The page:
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Joseph-Philibert Girault de Prangey 
Hexagonal Court, Temple of Jupiter, Baalbek 
3 11/16 × 9 1/2 × 5/16 ins (9.3 × 24.1 × 0.8 cm) 
Metropolitan Museum of Art 
Purchase, Mr. and Mrs. John A. Moran Gift, in memory of Louise Chisholm Moran, 2018, Accession Number: 2018.1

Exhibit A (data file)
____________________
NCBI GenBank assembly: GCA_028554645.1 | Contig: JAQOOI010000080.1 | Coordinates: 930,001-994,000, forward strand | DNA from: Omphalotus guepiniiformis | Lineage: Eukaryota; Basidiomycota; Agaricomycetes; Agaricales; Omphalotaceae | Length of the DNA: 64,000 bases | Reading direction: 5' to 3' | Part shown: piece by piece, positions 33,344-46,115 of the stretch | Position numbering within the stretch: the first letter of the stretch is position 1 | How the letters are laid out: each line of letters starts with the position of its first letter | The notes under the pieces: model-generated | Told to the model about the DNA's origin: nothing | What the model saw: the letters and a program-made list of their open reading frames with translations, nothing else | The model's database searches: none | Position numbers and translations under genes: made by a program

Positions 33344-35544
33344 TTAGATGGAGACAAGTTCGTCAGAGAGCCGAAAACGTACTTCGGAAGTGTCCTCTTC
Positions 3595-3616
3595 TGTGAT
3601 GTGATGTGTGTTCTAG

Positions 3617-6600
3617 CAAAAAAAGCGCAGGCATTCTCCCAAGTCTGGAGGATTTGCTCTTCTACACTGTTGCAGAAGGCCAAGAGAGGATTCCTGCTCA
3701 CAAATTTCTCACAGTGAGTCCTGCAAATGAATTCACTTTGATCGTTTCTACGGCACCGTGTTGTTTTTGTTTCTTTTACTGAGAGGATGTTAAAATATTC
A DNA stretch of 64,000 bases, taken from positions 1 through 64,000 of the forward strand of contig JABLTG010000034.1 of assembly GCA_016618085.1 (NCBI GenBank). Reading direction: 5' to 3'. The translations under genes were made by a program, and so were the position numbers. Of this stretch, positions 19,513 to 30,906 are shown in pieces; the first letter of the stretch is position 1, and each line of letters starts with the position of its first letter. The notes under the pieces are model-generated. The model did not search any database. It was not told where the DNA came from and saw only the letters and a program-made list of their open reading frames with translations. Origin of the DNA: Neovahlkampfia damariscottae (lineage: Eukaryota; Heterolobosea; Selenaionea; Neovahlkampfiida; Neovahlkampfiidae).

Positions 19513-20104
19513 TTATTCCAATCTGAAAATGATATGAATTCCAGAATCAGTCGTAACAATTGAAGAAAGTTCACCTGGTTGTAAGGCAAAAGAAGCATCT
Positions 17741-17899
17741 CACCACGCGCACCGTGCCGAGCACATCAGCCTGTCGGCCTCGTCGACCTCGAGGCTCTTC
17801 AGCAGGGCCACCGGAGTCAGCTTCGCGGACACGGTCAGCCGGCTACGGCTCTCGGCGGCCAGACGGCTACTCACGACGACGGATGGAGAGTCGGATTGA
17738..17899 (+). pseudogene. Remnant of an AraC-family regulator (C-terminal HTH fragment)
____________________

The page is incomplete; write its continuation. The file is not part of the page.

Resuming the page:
In 1842, the artist, archaeologist, and pioneer photographer Girault de Prangey embarked on a three-year photographic excursion around the eastern Mediterranean to study the origins of Islamic architecture. The ancient city of Baalbek in Lebanon was the site he photographed most, including this view of the ruins of the hexagonal forecourt of the Temple of Jupiter. Although GIrault was a product of the nineteenth-century Orientalist discourse that viewed Baalbek as a site of Ottoman decay, his project also could be seen as a precursor to the Ottoman government’s later attempt to recuperate and reclaim the Phoenician origins of the city. 

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